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Field Reports

1 Feb, 2010 By: Jacqueline Renfrow Response


Internet Video on TV and Blu-ray Devices on the Rise

AUSTIN, Texas — IMS Research releases a report revealing that Internet video device shipments will grow globally by 78 percent in 2010. According to the “Market Opportunities for Internet Video to the TV — 2010 edition,” the device categories that will see the most significant growth in the short term are connected to TVs and Blu-ray players.

“With the Blu-ray Disc Association releasing the Blu-ray 3D specification a month ago, and the continued decline in the device category’s average selling price, IMS Research expects consumers to welcome Blu-ray players into their homes,” says Rebecca Kurlak, author of the report. “And, with nearly all Blu-ray players manufactured with IP connectivity enabling access to VOD libraries like Netflix, Amazon, Vudu and CinemaNow, Blu-ray players are more compelling for purchase consideration than they have been since their market debut.”

At the Digital Living Room Conference in December, an announcement was made that 10 percent of all box office sales last year were attributed to 3-D movies. So this growing preference is considered in the IMS Research, and it expects Blu-ray shipments to exceed 28 million devices around the world in 2011.

This report was based on an original IMS Research study conducted in December 2008, which looked at Internet Video household devices. While the 2008 study revealed opportunities in the nascent market, the new study incorporates the latest shipment data and industry trends along with splits versus ad-supported content delivery.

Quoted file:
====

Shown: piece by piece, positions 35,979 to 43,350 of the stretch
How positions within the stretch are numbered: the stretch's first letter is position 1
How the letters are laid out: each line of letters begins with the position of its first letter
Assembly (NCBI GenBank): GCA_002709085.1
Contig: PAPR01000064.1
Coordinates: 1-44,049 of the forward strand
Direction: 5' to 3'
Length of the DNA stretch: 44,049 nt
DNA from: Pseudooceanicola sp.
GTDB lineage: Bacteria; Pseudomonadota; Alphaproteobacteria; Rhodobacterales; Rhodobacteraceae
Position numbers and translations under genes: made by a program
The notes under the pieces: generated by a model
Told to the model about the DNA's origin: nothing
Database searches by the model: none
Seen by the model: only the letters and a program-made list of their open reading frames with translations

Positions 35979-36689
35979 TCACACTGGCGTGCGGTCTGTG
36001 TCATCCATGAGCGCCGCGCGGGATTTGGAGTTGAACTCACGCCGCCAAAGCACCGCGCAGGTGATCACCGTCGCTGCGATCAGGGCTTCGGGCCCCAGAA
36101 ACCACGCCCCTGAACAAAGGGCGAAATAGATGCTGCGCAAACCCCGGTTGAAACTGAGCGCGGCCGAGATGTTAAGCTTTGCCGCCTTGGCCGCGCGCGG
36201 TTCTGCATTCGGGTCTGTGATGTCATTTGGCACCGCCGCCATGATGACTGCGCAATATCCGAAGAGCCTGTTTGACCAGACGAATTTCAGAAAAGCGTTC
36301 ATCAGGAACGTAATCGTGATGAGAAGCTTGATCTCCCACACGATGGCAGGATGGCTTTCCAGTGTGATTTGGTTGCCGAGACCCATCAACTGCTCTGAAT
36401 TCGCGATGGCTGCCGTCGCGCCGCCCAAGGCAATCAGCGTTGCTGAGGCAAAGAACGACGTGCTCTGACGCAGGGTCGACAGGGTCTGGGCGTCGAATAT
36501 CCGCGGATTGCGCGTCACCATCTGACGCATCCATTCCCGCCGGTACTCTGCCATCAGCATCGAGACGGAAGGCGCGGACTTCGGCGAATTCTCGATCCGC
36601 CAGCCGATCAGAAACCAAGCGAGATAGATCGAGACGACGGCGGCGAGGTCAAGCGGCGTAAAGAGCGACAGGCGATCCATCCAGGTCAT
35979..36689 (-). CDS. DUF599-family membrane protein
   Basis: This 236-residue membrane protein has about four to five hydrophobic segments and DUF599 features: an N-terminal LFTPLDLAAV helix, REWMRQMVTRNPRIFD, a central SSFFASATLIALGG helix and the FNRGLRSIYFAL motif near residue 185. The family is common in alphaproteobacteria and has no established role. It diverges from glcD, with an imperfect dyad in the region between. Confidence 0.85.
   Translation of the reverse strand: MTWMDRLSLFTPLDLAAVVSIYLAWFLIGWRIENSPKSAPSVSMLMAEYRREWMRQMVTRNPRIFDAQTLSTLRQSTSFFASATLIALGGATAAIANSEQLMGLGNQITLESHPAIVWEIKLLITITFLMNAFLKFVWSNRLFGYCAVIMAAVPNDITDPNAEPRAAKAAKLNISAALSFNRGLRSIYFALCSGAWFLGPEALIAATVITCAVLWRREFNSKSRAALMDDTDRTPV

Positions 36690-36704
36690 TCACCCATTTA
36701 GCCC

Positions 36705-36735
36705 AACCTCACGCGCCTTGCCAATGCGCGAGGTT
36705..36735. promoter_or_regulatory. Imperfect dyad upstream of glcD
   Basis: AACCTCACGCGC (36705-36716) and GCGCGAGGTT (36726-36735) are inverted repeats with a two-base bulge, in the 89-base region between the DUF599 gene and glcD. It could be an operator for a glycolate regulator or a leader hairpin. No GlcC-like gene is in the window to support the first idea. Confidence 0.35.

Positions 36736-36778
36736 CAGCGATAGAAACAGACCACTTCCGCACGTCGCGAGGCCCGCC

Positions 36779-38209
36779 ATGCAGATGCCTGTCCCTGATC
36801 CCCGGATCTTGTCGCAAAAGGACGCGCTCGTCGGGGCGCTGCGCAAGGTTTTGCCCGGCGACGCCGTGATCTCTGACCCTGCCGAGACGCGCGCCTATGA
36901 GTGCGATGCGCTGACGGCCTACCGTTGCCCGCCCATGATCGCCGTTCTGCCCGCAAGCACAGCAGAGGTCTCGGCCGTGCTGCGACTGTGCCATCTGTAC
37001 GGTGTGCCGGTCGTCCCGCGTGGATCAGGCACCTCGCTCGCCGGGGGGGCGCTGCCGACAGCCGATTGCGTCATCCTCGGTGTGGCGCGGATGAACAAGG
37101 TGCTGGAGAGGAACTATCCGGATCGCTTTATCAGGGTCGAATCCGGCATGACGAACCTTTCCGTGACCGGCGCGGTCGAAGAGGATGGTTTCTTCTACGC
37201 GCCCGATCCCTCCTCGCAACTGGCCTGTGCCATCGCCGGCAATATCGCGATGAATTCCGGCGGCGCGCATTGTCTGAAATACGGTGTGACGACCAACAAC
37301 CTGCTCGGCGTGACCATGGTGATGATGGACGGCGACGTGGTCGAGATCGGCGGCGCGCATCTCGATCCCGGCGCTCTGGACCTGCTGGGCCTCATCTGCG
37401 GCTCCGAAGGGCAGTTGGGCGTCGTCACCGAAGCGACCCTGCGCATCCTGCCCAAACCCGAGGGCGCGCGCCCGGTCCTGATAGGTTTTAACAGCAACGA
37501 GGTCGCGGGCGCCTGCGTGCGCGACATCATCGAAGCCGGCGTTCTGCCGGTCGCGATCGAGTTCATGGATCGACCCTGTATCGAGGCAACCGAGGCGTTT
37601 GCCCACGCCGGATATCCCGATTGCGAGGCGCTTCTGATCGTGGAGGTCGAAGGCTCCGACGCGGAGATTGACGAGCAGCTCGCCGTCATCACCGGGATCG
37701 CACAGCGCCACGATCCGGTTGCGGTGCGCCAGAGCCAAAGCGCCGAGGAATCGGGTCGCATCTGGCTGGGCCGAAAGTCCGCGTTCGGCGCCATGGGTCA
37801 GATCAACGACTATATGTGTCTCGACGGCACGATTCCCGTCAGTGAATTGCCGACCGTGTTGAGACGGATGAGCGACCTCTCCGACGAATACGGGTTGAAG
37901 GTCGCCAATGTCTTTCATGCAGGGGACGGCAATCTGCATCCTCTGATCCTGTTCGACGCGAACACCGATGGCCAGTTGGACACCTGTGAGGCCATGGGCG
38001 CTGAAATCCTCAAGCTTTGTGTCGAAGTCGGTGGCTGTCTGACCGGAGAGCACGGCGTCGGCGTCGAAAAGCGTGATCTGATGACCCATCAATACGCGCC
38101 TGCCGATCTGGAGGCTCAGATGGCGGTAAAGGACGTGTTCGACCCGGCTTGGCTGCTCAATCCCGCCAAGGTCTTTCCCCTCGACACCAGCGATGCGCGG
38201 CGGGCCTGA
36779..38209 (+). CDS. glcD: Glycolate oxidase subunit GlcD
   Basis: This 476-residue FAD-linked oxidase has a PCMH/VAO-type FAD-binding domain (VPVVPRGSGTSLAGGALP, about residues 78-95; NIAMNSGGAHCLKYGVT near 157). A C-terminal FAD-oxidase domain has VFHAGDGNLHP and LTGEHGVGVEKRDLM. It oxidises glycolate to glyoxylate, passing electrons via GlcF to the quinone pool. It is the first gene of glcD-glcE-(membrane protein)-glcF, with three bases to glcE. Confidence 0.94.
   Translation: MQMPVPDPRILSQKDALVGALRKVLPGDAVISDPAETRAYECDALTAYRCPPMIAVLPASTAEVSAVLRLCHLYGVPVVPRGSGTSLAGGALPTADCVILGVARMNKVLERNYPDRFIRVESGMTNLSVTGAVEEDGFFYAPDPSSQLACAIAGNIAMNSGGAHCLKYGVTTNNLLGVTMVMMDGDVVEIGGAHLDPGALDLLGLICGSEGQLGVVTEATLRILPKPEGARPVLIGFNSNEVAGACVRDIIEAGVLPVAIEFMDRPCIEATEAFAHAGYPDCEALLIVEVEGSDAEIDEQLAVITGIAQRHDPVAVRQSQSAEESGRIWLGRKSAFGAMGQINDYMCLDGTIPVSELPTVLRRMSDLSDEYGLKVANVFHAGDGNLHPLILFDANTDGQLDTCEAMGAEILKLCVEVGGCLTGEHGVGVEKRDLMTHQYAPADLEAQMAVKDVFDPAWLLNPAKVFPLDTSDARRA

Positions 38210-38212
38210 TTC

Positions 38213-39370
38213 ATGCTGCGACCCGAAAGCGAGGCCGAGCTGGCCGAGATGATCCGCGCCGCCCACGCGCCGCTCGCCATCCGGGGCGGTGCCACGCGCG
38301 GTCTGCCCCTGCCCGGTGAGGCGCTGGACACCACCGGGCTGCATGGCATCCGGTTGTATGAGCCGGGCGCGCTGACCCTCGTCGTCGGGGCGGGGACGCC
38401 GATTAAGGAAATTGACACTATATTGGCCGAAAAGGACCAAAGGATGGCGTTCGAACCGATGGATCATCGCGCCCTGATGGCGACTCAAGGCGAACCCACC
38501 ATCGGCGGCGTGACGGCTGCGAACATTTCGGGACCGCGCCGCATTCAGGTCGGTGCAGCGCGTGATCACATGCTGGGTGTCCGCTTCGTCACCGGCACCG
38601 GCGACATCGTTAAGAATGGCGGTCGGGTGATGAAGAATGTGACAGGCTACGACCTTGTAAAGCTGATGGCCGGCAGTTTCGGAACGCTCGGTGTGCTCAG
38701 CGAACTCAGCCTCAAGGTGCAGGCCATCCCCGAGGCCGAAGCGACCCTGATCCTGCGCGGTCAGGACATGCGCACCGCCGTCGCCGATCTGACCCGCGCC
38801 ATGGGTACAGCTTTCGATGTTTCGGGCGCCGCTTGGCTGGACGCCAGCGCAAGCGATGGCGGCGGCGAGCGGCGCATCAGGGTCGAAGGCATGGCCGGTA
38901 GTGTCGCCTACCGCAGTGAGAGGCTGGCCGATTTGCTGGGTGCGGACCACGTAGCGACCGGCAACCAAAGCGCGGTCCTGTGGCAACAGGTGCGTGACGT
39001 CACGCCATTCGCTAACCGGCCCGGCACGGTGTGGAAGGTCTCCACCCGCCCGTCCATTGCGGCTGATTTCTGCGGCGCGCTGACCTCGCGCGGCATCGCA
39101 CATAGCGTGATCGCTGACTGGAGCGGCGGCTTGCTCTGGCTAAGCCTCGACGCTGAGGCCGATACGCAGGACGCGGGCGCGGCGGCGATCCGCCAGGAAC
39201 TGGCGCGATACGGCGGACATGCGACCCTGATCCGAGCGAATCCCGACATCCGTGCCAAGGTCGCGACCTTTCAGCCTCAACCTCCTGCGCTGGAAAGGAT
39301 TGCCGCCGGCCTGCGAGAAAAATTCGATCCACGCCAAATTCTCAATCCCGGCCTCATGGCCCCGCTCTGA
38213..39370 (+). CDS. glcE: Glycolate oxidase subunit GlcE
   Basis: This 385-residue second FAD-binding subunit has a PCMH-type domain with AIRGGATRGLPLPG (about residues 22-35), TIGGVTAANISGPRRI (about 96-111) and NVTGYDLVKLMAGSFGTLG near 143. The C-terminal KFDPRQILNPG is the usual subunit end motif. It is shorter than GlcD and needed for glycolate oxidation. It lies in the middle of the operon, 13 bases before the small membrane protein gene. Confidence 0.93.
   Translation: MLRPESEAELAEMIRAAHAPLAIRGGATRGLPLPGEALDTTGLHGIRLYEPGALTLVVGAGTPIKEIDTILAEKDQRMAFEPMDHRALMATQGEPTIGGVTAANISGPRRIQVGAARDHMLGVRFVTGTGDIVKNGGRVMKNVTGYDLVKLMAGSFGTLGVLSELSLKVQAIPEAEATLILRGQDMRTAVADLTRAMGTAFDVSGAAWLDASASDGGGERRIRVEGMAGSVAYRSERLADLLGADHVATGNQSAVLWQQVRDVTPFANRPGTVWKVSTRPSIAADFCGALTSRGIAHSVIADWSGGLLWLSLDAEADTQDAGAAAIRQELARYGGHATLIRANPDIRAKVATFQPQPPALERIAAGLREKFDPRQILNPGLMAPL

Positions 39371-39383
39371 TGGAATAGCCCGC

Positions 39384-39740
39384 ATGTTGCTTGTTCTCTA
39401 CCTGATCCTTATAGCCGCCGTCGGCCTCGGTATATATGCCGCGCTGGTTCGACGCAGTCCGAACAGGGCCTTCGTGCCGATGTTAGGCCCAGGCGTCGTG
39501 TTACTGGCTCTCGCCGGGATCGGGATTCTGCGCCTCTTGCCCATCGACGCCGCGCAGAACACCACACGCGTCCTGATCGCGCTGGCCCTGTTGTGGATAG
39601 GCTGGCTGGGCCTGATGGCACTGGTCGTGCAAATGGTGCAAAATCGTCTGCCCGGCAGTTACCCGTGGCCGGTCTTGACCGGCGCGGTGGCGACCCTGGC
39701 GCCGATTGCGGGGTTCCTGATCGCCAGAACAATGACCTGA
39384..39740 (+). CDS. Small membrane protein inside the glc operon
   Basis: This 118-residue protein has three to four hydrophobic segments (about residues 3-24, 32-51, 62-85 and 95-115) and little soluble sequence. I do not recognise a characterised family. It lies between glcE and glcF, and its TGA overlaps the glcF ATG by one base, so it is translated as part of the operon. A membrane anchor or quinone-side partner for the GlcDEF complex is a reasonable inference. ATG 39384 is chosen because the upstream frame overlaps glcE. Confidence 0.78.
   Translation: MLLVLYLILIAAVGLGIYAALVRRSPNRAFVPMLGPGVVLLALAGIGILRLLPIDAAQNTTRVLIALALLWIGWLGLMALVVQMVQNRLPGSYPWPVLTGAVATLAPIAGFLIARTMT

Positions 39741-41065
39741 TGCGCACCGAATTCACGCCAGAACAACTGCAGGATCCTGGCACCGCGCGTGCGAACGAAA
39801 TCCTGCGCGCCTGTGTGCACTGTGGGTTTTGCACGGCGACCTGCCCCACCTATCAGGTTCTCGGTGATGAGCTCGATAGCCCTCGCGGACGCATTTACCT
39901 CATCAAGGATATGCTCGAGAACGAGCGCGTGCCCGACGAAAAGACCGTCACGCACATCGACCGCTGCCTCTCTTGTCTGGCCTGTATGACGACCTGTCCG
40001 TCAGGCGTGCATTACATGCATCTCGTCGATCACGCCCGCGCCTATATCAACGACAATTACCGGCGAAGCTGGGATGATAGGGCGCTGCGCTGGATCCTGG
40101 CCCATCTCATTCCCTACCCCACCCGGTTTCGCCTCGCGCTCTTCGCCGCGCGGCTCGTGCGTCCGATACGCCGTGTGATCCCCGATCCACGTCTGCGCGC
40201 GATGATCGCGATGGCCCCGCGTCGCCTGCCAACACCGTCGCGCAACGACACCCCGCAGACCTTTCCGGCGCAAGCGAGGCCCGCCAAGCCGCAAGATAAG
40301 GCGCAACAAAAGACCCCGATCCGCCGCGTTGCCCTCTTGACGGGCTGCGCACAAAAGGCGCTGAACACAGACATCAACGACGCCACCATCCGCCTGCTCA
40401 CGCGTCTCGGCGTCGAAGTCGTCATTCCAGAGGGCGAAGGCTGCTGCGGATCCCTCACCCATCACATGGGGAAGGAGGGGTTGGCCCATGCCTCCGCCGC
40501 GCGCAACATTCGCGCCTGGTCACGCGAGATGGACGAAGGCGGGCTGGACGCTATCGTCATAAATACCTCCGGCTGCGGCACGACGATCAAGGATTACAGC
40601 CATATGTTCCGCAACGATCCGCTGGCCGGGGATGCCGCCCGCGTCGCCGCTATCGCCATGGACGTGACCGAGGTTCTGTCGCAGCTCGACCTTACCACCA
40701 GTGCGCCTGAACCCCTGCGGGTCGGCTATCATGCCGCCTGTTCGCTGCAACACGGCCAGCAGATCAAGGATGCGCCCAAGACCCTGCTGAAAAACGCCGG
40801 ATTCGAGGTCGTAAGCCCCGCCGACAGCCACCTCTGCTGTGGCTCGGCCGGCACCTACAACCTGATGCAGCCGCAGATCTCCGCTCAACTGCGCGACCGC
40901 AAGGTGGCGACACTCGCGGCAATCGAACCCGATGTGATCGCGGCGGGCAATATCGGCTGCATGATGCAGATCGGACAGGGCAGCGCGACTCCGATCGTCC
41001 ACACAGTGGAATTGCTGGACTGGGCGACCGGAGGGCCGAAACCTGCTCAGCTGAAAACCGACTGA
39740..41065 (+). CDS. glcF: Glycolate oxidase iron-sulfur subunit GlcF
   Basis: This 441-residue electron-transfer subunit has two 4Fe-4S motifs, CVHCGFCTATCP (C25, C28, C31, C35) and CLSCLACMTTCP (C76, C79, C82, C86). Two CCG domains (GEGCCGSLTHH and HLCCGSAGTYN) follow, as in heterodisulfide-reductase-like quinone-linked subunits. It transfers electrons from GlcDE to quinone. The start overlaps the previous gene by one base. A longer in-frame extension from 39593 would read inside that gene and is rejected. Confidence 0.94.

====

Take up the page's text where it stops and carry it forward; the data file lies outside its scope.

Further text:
IMS’ forecast projects that 473 million households will have the ability to view Internet video on TV by 2015.

 

Ad Spending May Be Heading Towards Recovery

CHICAGO — Advertising spending in the United States in 2010 will either show a small gain or slight loss, depending on the forecast, reports AdAge.com. However, all outlets agree that 2009 was the sharpest percentage decline in ad spending since the Great Depression.

According to TNS Media Intelligence, measured media fell 14.7 percent in the first nine months of 2009, and the 100 largest advertisers cut measured media spending by 7.9 percent. Looking at the entire year, 2009 was the fifth time spending has dropped since Ad Age began ranking in 1956. The other years that the 100 Leading National Advertisers’ spending fell were 2008, 2001, 1991 and 1970.

As for what lies ahead, Interpublic Group of Cos.’ Magna says that media firms will only experience a minor recovery, 0.4 percent, and that revenue will be lower in 2015 than in 2000. However, Magna expects a high, single-digit percentage in annual growth in U.S. online advertising for the next five years.

Group M WPP and ZenithOptimedia are not as optimistic, predicting that ad spending will fall 4.3 percent and 2.6 percent respectively in 2010, with perhaps a small recovery in 2011 in the United States. However, ZenithOptimedia forecasts a strong growth in the next few years for event sponsorship and public relations.

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